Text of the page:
Running In Uncertain Times (The COVID-19 Update)

Running In Uncertain Times (The COVID-19 Update)

This morning thousands of runners across the world woke up to the realisation that the running landscape is uncertain and setting goals for races needs to be put on the back burner, for now.

 

Many have had races they’ve prepped for months, pulled from under them at the last minute. 

 

The list is extensive and it continues to grow daily. The London Marathon, Boston, Paris, Rome, Barcelona are just a few of the bigger races that have been affected.

 

Closer to home, The Two Oceans, Cape Epic and Ironman South Africa have either been cancelled or postponed.

 

As that list continues to grow, so does the speculation around whether the Comrades Marathon will go ahead or not.

 

 If you’re reading this, we’re all in the same boat...

 

...While this is gut wrenching, particularly for those that are juggling family, work and making huge weekend sacrifices, we are facing an unprecedented threat to our population and we must all make sacrifices to look after each other.

 

Is your running cup half full or half empty?

 

In times of major disappointment we must always first focus on the positives, this list will be long:

  • You made it through an entire training programme
  • You are stronger than you’ve ever been before
  • You’ve learnt how to manage your work, family, training
  • You know what works for you and have a few ideas on how to improve on this
  • You are fit, strong and healthy (and able to run)
  • You’ve probably made new friends and plugged into a new community
  • You are motivated and still have a score to settle.

 

For me personally, the difficult part is not knowing what or where the next target is.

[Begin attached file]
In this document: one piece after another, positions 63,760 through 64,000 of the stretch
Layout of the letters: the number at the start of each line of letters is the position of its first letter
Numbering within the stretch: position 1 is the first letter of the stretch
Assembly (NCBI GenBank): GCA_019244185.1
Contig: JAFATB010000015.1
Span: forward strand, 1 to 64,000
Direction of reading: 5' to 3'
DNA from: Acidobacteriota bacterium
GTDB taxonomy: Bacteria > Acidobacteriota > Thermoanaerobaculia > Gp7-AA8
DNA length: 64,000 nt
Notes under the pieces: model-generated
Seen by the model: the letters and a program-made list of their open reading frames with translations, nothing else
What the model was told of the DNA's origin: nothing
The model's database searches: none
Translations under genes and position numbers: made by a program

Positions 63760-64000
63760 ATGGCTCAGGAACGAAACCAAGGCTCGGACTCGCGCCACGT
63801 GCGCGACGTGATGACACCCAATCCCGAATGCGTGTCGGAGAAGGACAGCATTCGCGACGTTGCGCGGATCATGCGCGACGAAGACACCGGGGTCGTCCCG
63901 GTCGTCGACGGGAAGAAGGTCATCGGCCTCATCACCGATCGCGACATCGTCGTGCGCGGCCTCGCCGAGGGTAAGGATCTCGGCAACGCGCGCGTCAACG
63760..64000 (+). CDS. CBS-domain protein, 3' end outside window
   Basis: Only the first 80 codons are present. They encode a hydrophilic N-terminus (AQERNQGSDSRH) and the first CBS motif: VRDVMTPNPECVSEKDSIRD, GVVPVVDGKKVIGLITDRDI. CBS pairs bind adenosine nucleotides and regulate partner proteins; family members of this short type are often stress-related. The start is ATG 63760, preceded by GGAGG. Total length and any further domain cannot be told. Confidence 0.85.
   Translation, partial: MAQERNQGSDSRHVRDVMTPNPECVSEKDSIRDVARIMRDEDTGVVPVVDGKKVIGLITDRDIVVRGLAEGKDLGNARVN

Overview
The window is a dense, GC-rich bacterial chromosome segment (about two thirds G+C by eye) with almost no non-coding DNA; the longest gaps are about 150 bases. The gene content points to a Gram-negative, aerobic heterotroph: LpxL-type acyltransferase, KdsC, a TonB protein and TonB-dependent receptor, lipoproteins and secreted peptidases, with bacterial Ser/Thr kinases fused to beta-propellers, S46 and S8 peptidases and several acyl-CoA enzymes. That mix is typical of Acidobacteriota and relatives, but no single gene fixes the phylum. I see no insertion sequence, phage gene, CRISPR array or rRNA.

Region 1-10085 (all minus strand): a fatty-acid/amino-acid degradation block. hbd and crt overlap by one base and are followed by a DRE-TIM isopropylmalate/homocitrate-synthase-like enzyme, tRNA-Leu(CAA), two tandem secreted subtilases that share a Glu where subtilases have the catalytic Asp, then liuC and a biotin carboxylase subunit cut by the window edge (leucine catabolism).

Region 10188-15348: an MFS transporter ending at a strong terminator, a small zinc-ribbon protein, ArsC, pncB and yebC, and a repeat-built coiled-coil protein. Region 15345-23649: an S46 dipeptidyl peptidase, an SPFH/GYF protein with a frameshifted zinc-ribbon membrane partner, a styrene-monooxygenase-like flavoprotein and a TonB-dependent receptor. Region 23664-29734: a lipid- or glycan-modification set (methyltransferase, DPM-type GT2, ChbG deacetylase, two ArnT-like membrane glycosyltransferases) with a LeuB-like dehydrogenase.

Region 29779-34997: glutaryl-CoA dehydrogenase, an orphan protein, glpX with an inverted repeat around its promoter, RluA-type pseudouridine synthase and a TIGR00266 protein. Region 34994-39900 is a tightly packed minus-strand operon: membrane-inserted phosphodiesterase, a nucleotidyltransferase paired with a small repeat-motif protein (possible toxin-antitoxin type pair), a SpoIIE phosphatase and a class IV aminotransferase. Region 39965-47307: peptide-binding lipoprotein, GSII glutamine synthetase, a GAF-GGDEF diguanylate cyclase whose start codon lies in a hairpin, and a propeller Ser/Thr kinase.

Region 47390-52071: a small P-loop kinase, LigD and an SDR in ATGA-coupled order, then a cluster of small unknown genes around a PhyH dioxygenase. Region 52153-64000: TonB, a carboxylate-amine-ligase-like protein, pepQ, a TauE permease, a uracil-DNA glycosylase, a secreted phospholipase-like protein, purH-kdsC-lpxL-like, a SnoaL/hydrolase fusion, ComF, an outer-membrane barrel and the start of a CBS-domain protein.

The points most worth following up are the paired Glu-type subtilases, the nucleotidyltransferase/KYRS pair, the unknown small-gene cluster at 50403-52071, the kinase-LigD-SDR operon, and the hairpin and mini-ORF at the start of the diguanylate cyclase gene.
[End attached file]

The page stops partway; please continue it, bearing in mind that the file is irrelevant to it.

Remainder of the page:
A race I’ve been training for, The London Marathon was postponed to early October so that gives me a marker, but what is going to keep us going in the short term?

 

On my Sunday long run (yes, I still went out) I struggled with the motivation to do the planned 20 miles but I didn’t struggle to get out the door. 

 

I took the pressure off and ran a very easy 28km, realising that I don’t run for the races. I run because I love to run. 

 

Sure, the races are great and I enjoy testing myself over all sorts of distances. 

 

In times like these remember why we run...

 

But the reality is that running has beauty in the flow. The thoughts that flitter through, the escape into your own space, on your own terms.

 

It is important that, even in these uncertain times, we still do that.

 

Looking forward to the next 8 weeks, I am filled with anxiety about where this will end. 

 

Brad, my business partner and friend, shared something with me last week that his late Mom used to say to him: 

 

“Everything will be ok in the end. If things aren’t ok it's not the end”

 

So, in the short term, running needs to be our shield and the place we go to nourish ourselves. 

 

By getting out there and doing what we love, we stay prepared, we stay ready, so that when the opportunities present themselves we can go out there and test ourselves again.

Of course, these times do mean that we need to be responsible and practice what we love safely. 

 

We’ve put together a few pointers of how to keep fit and look after yourself.